Proton Promises

March 29, 2006
SP_06_proton
Alumnus helps bring cutting-edge cancer treatment to Houston

Lying in a hospital bed with a broken leg and dislocated ankle, John Styles worried that his dreams of a college degree were dashed. As a freshman in 1954 with a four-year athletic scholarship to Baylor, the young man told then-head coach George Sauer his doctor's prognosis: that he would probably never play football again.
"[Coach] told me, 'I don't care. I'll keep you all four years in street clothes. You've got your scholarship," recalls Styles, the son of a sharecropper-turned-businessman who was born in a one-room dugout in Seymour, Texas.
"That made a lasting impression on me. That's what I got out of Baylor -- that they held up their end of the bargain," says Styles, who was fully able to rejoin his teammates during his last two years in college, graduated with a business degree in 1958 and began a career in the health care industry in 1966. "They treated me fairly and lived up to what my dad always told me to do: the right thing. For a young man who had nothing, that meant everything."
This life lesson -- doing the right thing -- now has translated into Styles' partnership with Sanders Morris Harris, an investment banking firm, to build The University of Texas M.D. Anderson's new 92,500-square-foot proton therapy center, which in May will offer for the first time the cancer-treatment technology to patients in the southern United States.
Dreams for the Houston-based facility were realized in great part through the efforts of Styles' health care management group, The Styles Company, says Dan Fontaine, senior vice president for business development and regulatory affairs at M.D. Anderson.
Planning for the proton therapy center began in 1997, but was slowed by financial constraints and other hurdles. When a major financial backer dropped out of the $125 million project in 1999, it looked as if the center might not happen, Fontaine says.
Approached by a friend about getting his company involved, Styles began talking to members of the investment community, looking for ways to make the proton therapy center a reality in Houston. It was tricky at times. Since M.D. Anderson technically is a governmental agency, Styles had to find a way to merge private and public money.
"We've had an incredible relationship with John and The Styles Company over the 36 to 40 months it's taken to build this facility. Bringing it in on time and on budget is incredible," Fontaine says. "If I sound like I'm singing John's praises, I am. He generated a lot of interest and has probably advanced the science. None of this would have been built without him."
The American Cancer Society estimates that more than 1.3 million people will be diagnosed with cancer in 2006. Since most cancers develop as a tumor, treatment often centers on selectively destroying those cancer cells by surgery, chemotherapy or radiation. Proton therapy, the most advanced form of radiation therapy, targets cancerous tissue with a charged beam of protons, Styles says. Heavier than photons (traditional radiation), the protons' density causes them to travel in a straighter path through the body. This allows doctors to target tumor cells, controlling where the protons stop and deposit their radiation dose. More potent radiation is delivered precisely to the tumor and does not damage the delicate, healthy tissue surrounding it.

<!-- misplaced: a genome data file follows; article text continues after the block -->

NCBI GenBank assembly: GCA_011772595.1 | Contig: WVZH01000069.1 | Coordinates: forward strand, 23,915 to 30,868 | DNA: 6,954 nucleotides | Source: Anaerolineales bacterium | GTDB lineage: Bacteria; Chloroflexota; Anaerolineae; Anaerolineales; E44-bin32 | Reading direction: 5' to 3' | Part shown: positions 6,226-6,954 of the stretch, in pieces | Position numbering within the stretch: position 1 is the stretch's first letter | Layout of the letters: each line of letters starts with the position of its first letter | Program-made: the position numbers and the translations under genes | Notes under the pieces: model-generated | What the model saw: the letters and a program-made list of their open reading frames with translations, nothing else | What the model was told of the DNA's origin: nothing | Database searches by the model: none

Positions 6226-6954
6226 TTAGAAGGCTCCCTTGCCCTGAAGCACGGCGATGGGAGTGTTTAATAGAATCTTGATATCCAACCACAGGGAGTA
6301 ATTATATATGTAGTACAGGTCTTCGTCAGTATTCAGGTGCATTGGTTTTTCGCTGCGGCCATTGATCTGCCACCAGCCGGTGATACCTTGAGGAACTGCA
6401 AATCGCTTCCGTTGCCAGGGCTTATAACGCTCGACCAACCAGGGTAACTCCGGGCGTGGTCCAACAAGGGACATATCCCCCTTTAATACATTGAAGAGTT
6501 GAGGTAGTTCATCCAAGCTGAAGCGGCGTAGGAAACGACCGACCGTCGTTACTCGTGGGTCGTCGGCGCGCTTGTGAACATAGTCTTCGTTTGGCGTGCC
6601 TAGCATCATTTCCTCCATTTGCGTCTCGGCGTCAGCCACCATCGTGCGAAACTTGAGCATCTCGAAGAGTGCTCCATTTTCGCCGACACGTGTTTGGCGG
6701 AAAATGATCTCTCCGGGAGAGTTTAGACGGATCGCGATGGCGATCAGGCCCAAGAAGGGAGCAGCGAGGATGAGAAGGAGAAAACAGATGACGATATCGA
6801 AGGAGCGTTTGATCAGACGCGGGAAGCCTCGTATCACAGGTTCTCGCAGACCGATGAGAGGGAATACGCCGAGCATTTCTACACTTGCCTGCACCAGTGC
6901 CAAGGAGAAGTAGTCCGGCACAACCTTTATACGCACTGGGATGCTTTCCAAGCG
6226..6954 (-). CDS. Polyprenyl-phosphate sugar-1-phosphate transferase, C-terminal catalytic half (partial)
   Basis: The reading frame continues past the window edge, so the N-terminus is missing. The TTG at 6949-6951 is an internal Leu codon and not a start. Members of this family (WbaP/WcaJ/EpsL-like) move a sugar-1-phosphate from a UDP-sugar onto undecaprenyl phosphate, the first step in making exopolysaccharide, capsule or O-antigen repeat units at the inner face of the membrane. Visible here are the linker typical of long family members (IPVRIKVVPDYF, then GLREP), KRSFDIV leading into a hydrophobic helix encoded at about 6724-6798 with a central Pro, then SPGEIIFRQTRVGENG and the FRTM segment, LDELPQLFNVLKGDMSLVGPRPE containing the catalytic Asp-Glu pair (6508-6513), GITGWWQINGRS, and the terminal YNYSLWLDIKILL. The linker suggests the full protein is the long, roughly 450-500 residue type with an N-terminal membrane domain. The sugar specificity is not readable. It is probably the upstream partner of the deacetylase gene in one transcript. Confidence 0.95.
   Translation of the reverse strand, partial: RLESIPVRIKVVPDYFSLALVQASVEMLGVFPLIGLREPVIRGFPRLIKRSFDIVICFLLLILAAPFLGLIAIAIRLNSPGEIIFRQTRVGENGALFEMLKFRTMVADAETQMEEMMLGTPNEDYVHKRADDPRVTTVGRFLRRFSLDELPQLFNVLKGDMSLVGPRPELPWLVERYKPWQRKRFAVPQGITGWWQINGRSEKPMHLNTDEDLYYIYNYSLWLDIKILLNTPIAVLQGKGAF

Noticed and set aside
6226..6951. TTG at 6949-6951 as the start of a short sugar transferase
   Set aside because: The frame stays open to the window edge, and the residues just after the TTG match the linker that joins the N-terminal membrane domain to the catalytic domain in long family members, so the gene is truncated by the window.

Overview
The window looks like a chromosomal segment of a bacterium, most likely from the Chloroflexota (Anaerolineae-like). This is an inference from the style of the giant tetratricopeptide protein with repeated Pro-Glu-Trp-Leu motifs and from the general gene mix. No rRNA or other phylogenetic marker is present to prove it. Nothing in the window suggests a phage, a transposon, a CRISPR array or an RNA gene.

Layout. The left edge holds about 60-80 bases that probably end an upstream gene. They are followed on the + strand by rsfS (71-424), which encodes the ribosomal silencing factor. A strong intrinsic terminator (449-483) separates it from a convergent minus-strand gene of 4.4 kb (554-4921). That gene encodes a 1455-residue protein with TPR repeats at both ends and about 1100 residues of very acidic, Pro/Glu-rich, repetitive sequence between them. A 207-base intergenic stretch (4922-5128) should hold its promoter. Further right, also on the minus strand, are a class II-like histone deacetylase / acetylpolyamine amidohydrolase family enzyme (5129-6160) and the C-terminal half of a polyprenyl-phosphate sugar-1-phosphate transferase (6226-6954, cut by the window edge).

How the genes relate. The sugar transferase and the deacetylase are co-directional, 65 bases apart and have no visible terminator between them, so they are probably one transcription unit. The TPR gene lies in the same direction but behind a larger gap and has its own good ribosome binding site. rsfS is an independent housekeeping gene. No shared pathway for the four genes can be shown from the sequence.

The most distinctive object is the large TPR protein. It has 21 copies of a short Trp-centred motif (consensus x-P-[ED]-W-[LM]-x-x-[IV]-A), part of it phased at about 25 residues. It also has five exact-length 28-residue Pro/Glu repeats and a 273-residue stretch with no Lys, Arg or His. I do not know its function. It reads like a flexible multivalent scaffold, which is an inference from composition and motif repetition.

Because proton therapy is so precise, it can be used to treat many cancers that could not be reached as effectively through conventional radiation therapy, including those affecting the head, neck, brain, eye, lung and prostate. Pediatric tumors also are easier to target, Styles says.
Proton therapy has existed since the late 1940s, but because facilities capable of delivering such radiation were primarily research centers, it was difficult to treat most patients, according to The Styles Company Web site. Doctors also were limited by their inability to pinpoint where tumors were growing and their exact sizes and shapes. Advances in imaging and computer technology in the 1970s and '80s, such as CT, MRI and PET scanners, enabled doctors to map the tumor locations to within fractions of a millimeter.
The world's first hospital-based proton treatment facility opened in Loma Linda, Calif., in 1990, with a second in Boston in 2002. M.D. Anderson's facility will be the third.
"To think, a poor country boy has had a lifetime of working with a lot of really bright people who really care about what they are doing. And what they are doing is critical," says Styles, who has developed more than 50 hospitals and other health care facilities during the last 40-plus years and now runs the company with his two sons and grandson. "I've spent my life working with and learning from people who have so much to teach."
The proton therapy center, he says, has been one of the high points in his career. And although he has no intention of retiring soon, helping create the center would be a meaningful finishing touch.
"I am so fortunate to do something that really does reward me and fill a need that I have to do something good and significant," he says. "This is major league -- that I can play a small part in things that really matter and possibly make the difference between life and death."-- Additional reporting by Franci Rogers
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